Skyscraper Review: The must-see edge of your seat action movie of the year has arrived.

Skyscraper Review: The must-see edge of your seat action movie of the year has arrived.

Skyscraper stars Dwayne Johnson as Will Sawyer, an FBI hostage negotiator that ends up seriously injured after a rescue mission goes awry. Determined not to let the incident define his life, Will takes a job designing security systems all over the world including one for The Pearl, the tallest skyscraper in the world. With his wife and two children in tow, Will travels to China to assess their security system before The Pearl’s grand opening. Unfortunately, The Pearl ends up on fire, and Will is rumored to be the prime suspect. Can Will clear his name and save his family before his entire life goes up in flames?

Dwayne Johnson is a rock star. Incredibly charismatic and likable, Johnson has become one of the most sought-after actors in the world. Over a span of seventeen years, Johnson has taken on so many different roles and genres including comedy, action, and drama. Hell, he even has his own hit HBO series, Ballers. So, even though he may have had a few hiccups along the way (*cough* Baywatch *cough*), there is no denying that Dwayne Johnson is a bona fide movie star and one that is here to stay.

As Will Sawyer, Johnson becomes a modern day action superstar. We already knew that Johnson is great in action movies because we’ve all seen him in the Fast and the Furious franchise but Skyscraper elevates him to a whole new level. Will Swayer is like John McClane, John Wick, and John J. Rambo rolled into one. Johnson embraces the material and owns it. He knows exactly what type of movie this is and isn’t afraid to go along for the ride.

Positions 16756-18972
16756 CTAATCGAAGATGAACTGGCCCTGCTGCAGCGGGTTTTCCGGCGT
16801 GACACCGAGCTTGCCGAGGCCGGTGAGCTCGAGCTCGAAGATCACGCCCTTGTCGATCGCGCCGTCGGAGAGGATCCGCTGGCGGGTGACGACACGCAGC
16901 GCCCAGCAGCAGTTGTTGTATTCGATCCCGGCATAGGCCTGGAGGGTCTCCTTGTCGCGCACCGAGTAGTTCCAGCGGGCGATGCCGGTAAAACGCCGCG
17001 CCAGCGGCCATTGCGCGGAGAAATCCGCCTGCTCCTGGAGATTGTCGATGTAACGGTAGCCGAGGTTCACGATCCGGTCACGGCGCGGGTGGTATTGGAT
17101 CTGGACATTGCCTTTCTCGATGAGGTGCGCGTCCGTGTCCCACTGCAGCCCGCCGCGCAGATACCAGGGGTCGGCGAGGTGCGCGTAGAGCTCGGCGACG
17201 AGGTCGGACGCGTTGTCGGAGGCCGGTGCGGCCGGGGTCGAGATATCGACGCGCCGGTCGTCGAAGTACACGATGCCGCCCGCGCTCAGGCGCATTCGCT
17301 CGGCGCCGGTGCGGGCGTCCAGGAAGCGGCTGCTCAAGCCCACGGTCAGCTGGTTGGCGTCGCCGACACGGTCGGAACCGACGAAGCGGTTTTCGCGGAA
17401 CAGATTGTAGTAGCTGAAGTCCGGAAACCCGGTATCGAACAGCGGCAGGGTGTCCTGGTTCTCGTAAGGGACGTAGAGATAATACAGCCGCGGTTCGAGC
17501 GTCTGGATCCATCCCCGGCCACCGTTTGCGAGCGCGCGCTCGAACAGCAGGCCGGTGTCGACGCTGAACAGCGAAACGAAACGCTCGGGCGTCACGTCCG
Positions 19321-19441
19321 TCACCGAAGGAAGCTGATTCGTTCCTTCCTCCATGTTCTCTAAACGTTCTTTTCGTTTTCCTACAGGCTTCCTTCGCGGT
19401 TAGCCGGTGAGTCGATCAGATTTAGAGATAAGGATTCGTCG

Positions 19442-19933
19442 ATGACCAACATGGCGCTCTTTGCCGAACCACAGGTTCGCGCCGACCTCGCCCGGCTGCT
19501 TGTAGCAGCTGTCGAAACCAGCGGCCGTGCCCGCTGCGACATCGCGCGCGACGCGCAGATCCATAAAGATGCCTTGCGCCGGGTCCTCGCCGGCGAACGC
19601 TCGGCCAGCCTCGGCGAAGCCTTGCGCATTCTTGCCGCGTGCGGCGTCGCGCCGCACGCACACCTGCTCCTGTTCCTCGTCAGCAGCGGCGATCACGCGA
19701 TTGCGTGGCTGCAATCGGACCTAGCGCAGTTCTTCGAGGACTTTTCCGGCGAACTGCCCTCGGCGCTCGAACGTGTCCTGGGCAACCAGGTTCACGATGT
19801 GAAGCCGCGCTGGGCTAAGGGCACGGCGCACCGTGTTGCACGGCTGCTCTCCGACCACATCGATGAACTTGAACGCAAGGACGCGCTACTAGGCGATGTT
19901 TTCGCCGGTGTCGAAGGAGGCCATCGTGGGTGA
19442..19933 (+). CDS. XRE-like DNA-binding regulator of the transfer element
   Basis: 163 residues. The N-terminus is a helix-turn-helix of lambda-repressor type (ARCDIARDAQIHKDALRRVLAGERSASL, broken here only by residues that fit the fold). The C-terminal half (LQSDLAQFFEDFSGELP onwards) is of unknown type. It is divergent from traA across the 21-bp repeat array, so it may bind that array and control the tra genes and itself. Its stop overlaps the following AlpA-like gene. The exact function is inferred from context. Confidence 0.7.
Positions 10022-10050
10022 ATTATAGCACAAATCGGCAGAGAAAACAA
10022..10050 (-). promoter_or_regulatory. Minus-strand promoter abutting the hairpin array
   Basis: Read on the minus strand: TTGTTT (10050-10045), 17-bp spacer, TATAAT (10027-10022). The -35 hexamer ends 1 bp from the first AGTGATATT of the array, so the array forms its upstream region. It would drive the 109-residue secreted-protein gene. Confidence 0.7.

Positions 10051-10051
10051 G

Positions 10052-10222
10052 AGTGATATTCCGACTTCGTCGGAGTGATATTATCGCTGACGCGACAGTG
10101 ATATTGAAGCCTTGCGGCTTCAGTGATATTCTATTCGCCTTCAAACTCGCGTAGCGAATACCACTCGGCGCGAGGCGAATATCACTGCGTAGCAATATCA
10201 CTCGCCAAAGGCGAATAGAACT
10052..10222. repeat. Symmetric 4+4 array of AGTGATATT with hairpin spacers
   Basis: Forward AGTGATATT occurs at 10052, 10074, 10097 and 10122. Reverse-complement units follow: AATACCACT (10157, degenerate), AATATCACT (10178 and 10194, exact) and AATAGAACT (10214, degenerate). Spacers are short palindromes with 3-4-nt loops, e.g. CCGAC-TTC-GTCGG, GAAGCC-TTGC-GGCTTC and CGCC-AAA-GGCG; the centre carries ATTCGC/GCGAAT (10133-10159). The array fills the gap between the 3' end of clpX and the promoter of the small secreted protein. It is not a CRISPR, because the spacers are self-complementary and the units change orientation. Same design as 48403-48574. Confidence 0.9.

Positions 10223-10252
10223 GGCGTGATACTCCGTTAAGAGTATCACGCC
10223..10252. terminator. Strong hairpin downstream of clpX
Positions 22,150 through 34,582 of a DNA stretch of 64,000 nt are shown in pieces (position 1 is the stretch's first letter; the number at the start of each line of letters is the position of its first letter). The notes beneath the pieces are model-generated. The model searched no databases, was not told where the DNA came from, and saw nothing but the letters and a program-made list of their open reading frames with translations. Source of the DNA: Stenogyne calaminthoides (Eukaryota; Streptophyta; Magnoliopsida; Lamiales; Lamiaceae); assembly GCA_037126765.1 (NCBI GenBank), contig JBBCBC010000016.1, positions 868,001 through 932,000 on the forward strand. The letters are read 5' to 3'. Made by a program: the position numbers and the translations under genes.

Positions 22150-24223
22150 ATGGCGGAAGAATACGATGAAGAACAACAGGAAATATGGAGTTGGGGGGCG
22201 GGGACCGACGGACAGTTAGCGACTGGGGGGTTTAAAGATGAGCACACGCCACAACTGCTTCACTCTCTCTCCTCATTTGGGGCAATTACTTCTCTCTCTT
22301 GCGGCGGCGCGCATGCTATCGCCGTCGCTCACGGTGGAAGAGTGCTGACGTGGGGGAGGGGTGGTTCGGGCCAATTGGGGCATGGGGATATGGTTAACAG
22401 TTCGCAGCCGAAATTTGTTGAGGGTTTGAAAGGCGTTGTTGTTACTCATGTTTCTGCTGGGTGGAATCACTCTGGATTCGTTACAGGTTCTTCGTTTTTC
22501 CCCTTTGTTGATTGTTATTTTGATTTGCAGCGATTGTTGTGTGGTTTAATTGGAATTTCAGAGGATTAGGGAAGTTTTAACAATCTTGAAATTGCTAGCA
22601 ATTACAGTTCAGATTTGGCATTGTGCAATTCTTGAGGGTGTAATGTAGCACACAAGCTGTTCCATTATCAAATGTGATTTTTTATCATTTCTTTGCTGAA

Reuniting with writer/director Rawson Marshall Thurber, Dwayne Johnson is the perfect choice to play Will. I would like to believe that since Thurber worked with Johnson before, he wrote this script with Johnson in mind. Thurber’s script is incredibly farfetched, but that is all part of the fun. The film plays as a homage to the great action movies that I grew up with; films like Die HardThe Towering Inferno, and several other high-concept action movies that studios just don’t make anyone. This is a throwback to the good old days of action movies where the story was simple because action movies didn’t always need a complex storyline. They are supposed to big, loud, entertaining, and fun which is precisely what Skyscraper is. 

Even though this is Dwayne Johnson’s movie, Thurber makes sure that Johnson isn’t the only highlight.  Acting alongside Johnson is Neve Campbell who plays Sarah, Will’s wife. Unlike the vast majority of male-lead action flicks, Sarah is no damsel in distress. She plays a significant role in how the story plays out and isn’t just waiting around for Will to save her.  Campbell kicks some serious ass throughout the film and kudos to Thurber for casting her in this role because I didn’t expect it. Campbell hasn’t been in a lot as of late, but this is easily her best role since the original Scream.